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Letters to the Editor, October 13, 2016

Robots and the school year?

To the editor;

“OK, robot waitress.  Your first recommendation was the slow baked salmon with lemon and thyme.    I’ll try that.  With the peas and carrots.  By the way, that is a snazzy outfit you’re wearing…. You’re welcome. ”  

In a few years conversations like this will become common.   More broadly, robots will increasingly perform many jobs now performed by humans.   We may expect that the robots generally will first be used to do repetitive physical jobs.   Jobs remaining available to humans will involve greater complexity and skill.  Less skilled humans will have a harder time finding work.   New kinds of human jobs will be created more slowly than traditional jobs disappear.

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Getting ready for your own domestic robot

Rosie the Robot

Today’s smart homes are still a far cry from the futuristic visions of the last century. Home automation has certainly advanced over the last one hundred years. Think about the washer and dryer, and even the personal computer. But what about robots? If you’ve seen episodes of the 1960’s TV show "The Jetsons," you remember how Rosie the Robot cooked, cleaned and was a companion for Elroy.  Rosie’s legacy has set the bar very high for domestic robots – and we are approaching that standard rapidly!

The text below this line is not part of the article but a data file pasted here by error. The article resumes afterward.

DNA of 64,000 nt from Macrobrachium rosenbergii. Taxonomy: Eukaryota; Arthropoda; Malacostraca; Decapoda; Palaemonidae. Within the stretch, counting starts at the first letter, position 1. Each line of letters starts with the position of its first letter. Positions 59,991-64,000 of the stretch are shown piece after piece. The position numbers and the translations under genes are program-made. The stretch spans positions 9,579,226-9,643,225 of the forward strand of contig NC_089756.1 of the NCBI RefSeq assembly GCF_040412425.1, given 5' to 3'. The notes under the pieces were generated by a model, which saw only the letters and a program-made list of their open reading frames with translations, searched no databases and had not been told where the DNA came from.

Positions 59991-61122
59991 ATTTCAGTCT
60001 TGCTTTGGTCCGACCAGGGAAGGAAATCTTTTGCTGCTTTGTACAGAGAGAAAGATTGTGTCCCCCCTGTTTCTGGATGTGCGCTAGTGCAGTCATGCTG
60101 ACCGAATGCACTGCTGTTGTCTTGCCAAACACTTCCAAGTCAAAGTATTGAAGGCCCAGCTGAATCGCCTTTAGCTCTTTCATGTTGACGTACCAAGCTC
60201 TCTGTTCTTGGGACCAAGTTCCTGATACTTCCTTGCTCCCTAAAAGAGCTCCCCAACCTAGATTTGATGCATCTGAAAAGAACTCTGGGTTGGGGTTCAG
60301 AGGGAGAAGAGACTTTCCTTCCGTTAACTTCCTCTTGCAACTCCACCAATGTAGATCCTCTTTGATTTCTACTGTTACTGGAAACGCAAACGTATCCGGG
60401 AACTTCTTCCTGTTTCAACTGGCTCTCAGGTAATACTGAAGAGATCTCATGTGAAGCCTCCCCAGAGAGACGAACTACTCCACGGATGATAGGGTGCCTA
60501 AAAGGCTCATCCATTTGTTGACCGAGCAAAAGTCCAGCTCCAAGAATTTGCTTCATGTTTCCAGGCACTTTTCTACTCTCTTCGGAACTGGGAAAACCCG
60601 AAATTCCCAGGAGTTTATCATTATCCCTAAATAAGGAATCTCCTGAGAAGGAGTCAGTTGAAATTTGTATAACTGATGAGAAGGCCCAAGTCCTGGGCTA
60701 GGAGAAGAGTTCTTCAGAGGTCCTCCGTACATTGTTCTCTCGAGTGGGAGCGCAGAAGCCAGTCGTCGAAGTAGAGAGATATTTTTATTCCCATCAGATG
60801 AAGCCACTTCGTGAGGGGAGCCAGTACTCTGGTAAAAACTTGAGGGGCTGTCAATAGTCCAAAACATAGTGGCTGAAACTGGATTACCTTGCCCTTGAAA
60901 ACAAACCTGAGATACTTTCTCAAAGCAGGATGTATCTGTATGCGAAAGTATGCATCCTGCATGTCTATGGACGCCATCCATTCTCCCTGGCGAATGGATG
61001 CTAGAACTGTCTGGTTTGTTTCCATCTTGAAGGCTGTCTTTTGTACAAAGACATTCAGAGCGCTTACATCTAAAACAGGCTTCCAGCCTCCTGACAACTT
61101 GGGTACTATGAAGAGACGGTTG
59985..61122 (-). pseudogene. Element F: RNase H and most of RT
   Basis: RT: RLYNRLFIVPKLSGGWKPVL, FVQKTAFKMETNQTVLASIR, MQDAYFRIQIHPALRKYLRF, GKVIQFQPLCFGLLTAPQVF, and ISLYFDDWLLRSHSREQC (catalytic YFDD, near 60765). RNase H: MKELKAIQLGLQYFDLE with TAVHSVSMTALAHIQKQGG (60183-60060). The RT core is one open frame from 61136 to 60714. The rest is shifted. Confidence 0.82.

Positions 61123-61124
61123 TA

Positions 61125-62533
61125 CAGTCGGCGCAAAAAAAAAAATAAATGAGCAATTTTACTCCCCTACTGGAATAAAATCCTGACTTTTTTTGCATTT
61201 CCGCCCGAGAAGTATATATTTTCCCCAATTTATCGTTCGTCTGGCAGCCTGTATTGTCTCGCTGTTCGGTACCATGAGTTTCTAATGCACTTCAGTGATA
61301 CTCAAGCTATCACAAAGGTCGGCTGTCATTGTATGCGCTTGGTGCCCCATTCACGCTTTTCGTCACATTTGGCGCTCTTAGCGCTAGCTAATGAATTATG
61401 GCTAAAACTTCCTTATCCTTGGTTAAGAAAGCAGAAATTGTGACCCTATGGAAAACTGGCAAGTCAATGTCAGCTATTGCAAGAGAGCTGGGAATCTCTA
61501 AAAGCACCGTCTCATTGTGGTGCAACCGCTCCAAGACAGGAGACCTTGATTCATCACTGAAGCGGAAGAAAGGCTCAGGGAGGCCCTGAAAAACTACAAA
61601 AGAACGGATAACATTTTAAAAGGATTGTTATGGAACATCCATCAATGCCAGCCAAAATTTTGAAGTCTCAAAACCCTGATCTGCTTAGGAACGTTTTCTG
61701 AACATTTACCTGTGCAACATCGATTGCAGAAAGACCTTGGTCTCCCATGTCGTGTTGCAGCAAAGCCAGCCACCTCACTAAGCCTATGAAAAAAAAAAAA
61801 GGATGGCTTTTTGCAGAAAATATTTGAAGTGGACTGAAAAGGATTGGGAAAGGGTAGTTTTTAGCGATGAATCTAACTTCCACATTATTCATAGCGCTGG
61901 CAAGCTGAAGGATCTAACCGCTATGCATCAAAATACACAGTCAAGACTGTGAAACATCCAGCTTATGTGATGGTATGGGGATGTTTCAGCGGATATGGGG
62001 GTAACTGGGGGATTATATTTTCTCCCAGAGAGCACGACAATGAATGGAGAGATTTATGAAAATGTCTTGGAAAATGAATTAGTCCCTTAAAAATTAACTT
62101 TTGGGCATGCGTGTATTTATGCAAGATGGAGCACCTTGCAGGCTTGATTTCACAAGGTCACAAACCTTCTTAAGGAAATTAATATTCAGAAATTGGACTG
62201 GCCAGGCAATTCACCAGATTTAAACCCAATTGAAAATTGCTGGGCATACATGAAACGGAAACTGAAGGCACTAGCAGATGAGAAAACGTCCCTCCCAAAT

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Welcome my friends to the machine

Many erroneously describe Gordon Moore’s prediction as the doubling of computing power every two years. “Moore’s Law” is more accurately described as the doubling of transistors on a chip every two years. The point is that computer power is on a steep path of improvements; and the prediction has been accurate since Moore’s 1965 paper “Cramming more components onto integrated circuits” (Electronics; April 19, 1965). What does Moore’s Law have to do with real estate? Everything. Many industries have benefited as computer processing power increased – including real estate.

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